“Hey hey, ho ho, these racist cops have got to go!” “No justice, no peace!” “I can’t breathe!” And so went the chants from around 150 Cornell students and faculty as a ‘Black Lives Matter’ demonstration, sponsored by Cornell’s Black Students United, marched through the Arts Quad and onto Ho Plaza Friday afternoon. The event took place just days after controversial police-involved shootings of black suspects in Tulsa, Oklahoma and Charlotte, North Carolina.
The rally began with the reading of names of black people who died in police confrontations. Next came a reading of the seemingly-innocent actions of these people that lead to their fatalities: “reaching for a wallet, sleeping in a car, walking home, playing loud music, playing with a toy gun…these words represent some of the actions that took place before the senseless and unjust murders of innocent black people at the hands of law enforcement in America.” The demands of the BLM movement were then recited, with the most prominent objective being to “end the war on black people in America.”
The march then proceeded down Thurston Avenue and onto the arts quad. Samari Gilbert ’17, President Emeritus of Black Students United, was briefly interviewed and stated that the purpose of the march was to protest and raise awareness about the variety of issues that blacks in America face, especially the “unacceptable murders” at the hands of police. Gilbert, in a very mature manner, also attempted to high-five Review reporters before the interview, calling them a profane name (see video of march).
The protest ended on Ho Plaza with a call to solidarity and victory: “It is our duty to win…we must love each other and support each other…we have nothing left to lose but our chains.”
While there is no problem with supporting interracial and intraracial solidarity, other aspects of the demonstration really leave questions to be answered. For instance, why was so much of this dedicated to an attack on American law enforcement? According to Washington Post statistics, half of fatal police shootings in 2015 involved white perpetrators, while only 26% involved blacks. Of the deaths of “unarmed” individuals, 32 suspects were white and 38 were black; this is not a significant difference, and certainly does not demonstrate a “war on black people” being fought by US police.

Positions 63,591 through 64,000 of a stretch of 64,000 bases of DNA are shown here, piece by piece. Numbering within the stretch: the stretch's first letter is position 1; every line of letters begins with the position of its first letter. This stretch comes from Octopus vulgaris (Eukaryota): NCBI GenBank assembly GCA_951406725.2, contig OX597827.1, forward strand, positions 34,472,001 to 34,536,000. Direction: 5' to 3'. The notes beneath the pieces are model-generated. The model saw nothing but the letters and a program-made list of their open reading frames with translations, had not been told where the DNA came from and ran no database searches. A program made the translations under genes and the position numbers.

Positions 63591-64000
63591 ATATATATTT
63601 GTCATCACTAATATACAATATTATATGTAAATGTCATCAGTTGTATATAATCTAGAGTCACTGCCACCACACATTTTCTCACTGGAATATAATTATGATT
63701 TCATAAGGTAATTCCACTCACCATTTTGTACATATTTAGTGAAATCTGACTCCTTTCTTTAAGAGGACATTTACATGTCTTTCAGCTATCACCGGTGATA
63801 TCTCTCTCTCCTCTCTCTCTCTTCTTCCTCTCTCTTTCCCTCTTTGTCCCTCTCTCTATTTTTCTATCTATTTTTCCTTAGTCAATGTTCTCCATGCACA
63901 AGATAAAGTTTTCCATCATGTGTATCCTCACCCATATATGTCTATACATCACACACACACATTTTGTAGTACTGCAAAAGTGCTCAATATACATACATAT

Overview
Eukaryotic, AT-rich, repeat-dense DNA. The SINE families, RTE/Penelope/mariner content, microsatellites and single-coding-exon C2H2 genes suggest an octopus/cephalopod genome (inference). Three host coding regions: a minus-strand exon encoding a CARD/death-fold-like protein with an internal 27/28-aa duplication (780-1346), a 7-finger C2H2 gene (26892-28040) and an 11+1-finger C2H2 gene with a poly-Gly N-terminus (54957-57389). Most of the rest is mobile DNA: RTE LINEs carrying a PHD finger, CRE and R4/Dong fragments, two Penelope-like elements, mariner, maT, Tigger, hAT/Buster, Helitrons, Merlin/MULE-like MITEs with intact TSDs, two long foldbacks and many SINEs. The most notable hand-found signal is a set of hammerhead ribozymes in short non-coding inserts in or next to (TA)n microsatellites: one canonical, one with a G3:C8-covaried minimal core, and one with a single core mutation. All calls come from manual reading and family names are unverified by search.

The same source also says of unarmed shootings:
The “unarmed” label is literally accurate, but it frequently fails to convey highly-charged policing situations. In a number of cases, if the victim ended up being unarmed, it was certainly not for lack of trying. At least five black victims had reportedly tried to grab the officer’s gun, or had been beating the cop with his own equipment. Some were shot from an accidental discharge triggered by their own assault on the officer.
Even if several shootings were truly unjustified, the anti-police rhetoric spouted by these protestors only serves to paint them as hypocrites: they want American society to treat them fairly and equally, but refuse to treat fairly the millions of law enforcement personnel who risk their lives daily and do a flawless job of keeping communities safe. If they do not want society to stereotype them and rely on past racial prejudices, then maybe they should obey these principles, halt their own prejudice, and stop stereotyping figures such as law enforcement personnel.
Another sensible move would be to stop using Assata Shakur, a convicted cop-killing terrorist as their role model, as well as praising “protests” such as those in Charlotte (which the students did in their closing speech). The Charlotte riots have already claimed a civilian life and involved the burning and looting that are unfortunately characteristic of those sorts of demonstrations. Praising such violence only further invalidates their legitimacy.
In summary, there is no issue with students exercising their right to protest, and there is no denying that blacks in America certainly do face some unfortunate social injustices. But rather than focusing blame solely on incidents involving law enforcement and holding demonstrations that come off as aggressive and intimidating to bystanders, it would behoove Black Lives Matter activists to instead focus on a wider variety of causes of social disadvantage (to their credit, some of these, such as community investment and economic improvement, are mentioned in their list of demands). They must understand that only through civilized discourse and a shedding of extreme anti-police and anti-societal prejudice will true social progress be achieved.